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Boeing Adding Workers to Address Dreamliner Production Problems
By Jon Ostrower
Boeing Co. is adding hundreds of contract workers at its South Carolina plant to help deal with production problems as it builds its flagship 787 Dreamliner jets.
The aerospace giant is hiring more than 300 contract mechanics and inspectors immediately at the factory in North Charleston, S.C., and could increase that number to between 500 and 1,000, according to three people familiar with the hiring. Those workers would assist the more than 7,000 people Boeing employed in South Carolina as of the end of last year, a figure that includes existing contract workers but predominantly Boeing staff employees.
The move is a reversal by Boeing, which early last year let go of hundreds of contract workers in an effort to reduce costs at North Charleston. Contract workers are generally paid more than staff employees, not including benefits. It reflects the company's continued struggle to ramp up production of the advanced, widebody jetliner while also reducing costs.
The North Charleston plant does final assembly of some Dreamliners and produces mid and rear sections of the plane's carbon-fiber composite fuselage for all of the jets, including those made in Washington state. Last year North Charleston assembled 14 of the 65 total Dreamliners delivered. Boeing aims to increase that to a third of the 120 Dreamliners it plans to build and deliver in 2014.
Four people familiar with the situation said that, as North Charleston workers have doubled production over the past year, the mid-body sections of the jet--which are 84 to 104 feet long--are being shipped to final assembly lines with more final tasks that still need completion. One of those people, a production staffer in North Charleston, said that incomplete work on mid-body sections now exceeds the level in July 2011, when the plant suspended shipments for a month to catch up.
A Boeing spokesman confirmed a "surge" in hiring of contractors in North Charleston, but declined to share details. The spokesman said they are needed to "stabilize" its production of the Dreamliner mid-body sections while it introduces a new, longer version of the Dreamliner dubbed the 787-9, which seats more passengers.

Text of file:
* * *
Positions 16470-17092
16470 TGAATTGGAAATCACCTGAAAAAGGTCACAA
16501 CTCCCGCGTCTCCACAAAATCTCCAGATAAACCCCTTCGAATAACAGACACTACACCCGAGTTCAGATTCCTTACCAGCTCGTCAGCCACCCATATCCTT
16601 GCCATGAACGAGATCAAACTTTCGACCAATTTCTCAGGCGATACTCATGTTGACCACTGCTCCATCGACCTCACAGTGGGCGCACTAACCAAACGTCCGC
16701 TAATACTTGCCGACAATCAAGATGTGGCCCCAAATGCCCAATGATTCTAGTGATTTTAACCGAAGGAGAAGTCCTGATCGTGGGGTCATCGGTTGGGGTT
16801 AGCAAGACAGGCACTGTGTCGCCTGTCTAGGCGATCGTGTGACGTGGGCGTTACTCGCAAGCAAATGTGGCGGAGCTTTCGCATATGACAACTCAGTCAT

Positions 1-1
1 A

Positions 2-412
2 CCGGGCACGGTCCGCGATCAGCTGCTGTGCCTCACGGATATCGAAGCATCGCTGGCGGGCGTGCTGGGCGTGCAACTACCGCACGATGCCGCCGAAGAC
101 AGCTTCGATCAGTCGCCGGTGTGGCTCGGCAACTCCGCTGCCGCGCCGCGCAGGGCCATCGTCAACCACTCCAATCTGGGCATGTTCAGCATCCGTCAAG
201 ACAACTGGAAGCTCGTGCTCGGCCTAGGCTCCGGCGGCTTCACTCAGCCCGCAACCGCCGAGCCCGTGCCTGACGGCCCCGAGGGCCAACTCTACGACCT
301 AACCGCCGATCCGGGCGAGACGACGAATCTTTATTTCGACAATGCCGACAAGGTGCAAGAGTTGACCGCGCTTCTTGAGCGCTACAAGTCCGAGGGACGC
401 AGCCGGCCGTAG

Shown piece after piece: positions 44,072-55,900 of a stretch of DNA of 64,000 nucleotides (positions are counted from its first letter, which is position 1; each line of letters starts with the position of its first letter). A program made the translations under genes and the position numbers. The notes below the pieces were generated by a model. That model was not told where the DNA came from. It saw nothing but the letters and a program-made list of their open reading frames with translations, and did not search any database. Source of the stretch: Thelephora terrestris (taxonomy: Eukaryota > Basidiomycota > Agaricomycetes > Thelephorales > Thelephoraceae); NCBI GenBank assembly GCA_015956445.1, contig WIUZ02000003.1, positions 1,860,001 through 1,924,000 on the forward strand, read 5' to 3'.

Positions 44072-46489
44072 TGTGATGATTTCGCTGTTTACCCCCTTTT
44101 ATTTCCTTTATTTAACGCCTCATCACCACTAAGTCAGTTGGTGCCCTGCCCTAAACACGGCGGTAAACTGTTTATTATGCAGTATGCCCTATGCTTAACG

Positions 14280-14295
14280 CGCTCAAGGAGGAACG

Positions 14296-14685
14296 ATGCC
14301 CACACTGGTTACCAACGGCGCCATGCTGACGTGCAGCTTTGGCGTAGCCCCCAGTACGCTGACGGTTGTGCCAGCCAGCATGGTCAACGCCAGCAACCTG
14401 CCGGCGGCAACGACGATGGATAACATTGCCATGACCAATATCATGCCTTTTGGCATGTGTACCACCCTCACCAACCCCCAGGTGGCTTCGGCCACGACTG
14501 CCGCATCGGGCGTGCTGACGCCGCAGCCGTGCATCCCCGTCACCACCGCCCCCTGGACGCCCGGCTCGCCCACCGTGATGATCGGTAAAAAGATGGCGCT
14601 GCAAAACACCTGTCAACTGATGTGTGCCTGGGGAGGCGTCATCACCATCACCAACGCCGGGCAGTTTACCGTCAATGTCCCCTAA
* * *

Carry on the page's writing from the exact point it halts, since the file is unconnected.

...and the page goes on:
Boeing said it has no plans to slow production or pause shipments from North Charleston to its final assembly lines, at a rate of ten a month. "While we have some challenges to address, we see no risk to the program's ability to meet its commitments," it said.
To enable high rates of production, Boeing designed the Dreamliner's supply chain to install parts like the passenger doors, hydraulics, electronics and plumbing earlier so that the final assembly process could be faster. That makes the production of the body sections like those made in North Charleston more complicated.
Boeing started production in 2011 at the nonunion North Charleston plant to supplement its unionized final assembly factories in Washington. The site's nonunion status permits the company to add contractors as needed "to address these work surge requirements as they arise," Boeing said. The company said it also is shifting some staff from its other sites elsewhere in the country to assist in North Charleston.
Boeing last February disclosed it was cutting hundreds of the more than 6,700 workers it then had at the North Charleston plant, with the cuts mostly among contract laborers, many of whom had been part of the operation there for years. Boeing has since added hundreds more staff employees there.
Many experienced workers have been diverted from the two smaller facilities on the North Charleston campus that produce the mid and aft-body of the Dreamliner to speed up deliveries of the assembled 787, said two of the people familiar with production. Many of the incomplete tasks on the mid-body of the Dreamliner are slowing final assembly and delivery of the jets there, they added.
The remaining staff working on the mid- and aft-body have been stretched thin with increased overtime and the increasing rate.
Boeing has struggled to quickly attract experienced contractors to assist, said a person familiar with the hiring. According to public job listings for contract positions, staffers are being offered an hourly rate of $23 for assembly mechanics and inspectors. That is higher than what staff employees typically make, but well below the $28 to $45 an hour offered for the same positions in 2009, said a former contractor at the site who was approached by a recruiter to reapply for his old job after his contract was canceled as part of last year's cuts.
Boeing has staked much of its commercial future on the 787 and Wall Street is closely watching the company's initiatives to both keep pace with demand for the jets and its cost-cutting plan to meet its profitability targets.
Boeing next week is expected to report record earnings for its commercial unit, in part based on its accounting for the 787, which allows it to spread its early high costs over 1,300 deliveries and book future profits today.
Write to Jon Ostrower at firstname.lastname@example.org
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